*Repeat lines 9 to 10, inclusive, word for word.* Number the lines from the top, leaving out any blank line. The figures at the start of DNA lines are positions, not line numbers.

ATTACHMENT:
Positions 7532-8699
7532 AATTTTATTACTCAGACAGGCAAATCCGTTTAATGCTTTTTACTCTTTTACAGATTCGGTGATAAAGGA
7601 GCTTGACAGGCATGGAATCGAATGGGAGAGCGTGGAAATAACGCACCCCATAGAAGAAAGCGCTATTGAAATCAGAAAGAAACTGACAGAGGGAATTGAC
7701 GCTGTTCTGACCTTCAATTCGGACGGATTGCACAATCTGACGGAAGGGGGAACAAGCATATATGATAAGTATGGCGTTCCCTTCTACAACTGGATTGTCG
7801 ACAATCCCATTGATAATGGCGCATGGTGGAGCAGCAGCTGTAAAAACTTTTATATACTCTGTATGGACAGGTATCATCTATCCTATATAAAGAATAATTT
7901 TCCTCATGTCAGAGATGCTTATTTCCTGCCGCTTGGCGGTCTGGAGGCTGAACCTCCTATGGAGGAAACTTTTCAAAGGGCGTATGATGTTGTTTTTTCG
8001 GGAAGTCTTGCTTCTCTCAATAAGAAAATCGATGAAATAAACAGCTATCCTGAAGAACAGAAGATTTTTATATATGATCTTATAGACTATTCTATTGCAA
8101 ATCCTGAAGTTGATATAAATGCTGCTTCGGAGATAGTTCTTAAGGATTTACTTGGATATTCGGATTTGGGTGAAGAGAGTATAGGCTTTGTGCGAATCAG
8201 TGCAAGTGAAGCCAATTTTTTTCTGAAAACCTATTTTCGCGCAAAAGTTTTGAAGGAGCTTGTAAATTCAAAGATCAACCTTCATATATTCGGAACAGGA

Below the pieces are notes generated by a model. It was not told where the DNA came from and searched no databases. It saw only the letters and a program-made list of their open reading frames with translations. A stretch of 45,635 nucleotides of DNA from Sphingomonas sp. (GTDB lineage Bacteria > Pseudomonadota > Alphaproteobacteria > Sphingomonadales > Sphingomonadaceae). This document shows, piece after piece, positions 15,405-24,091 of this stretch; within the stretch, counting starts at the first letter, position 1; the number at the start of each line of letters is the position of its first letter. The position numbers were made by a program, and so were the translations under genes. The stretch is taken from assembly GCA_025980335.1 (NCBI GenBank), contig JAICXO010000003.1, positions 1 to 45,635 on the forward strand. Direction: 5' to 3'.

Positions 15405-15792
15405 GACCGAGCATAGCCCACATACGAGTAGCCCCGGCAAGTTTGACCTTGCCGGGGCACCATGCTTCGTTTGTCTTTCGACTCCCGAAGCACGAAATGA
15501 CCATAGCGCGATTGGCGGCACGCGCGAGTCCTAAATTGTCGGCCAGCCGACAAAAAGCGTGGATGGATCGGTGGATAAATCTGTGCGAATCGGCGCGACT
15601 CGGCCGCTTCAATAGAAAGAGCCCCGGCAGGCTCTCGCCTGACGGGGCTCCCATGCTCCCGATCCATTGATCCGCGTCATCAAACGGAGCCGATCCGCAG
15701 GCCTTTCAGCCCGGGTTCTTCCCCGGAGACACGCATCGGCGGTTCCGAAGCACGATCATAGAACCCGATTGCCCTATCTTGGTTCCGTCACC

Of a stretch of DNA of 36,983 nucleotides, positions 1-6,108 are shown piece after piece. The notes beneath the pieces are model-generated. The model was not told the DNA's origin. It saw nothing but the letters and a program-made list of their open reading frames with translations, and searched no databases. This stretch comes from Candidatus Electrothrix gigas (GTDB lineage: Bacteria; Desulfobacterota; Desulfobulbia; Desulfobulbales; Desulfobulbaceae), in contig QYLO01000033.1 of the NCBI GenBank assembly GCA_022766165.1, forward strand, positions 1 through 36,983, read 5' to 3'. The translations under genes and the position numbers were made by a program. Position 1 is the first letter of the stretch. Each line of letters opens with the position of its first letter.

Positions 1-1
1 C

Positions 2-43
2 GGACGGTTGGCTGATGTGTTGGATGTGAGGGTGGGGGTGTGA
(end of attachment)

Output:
8201 TGCAAGTGAAGCCAATTTTTTTCTGAAAACCTATTTTCGCGCAAAAGTTTTGAAGGAGCTTGTAAATTCAAAGATCAACCTTCATATATTCGGAACAGGA

Below the pieces are notes generated by a model. It was not told where the DNA came from and searched no databases. It saw only the letters and a program-made list of their open reading frames with translations. A stretch of 45,635 nucleotides of DNA from Sphingomonas sp. (GTDB lineage Bacteria > Pseudomonadota > Alphaproteobacteria > Sphingomonadales > Sphingomonadaceae). This document shows, piece after piece, positions 15,405-24,091 of this stretch; within the stretch, counting starts at the first letter, position 1; the number at the start of each line of letters is the position of its first letter. The position numbers were made by a program, and so were the translations under genes. The stretch is taken from assembly GCA_025980335.1 (NCBI GenBank), contig JAICXO010000003.1, positions 1 to 45,635 on the forward strand. Direction: 5' to 3'.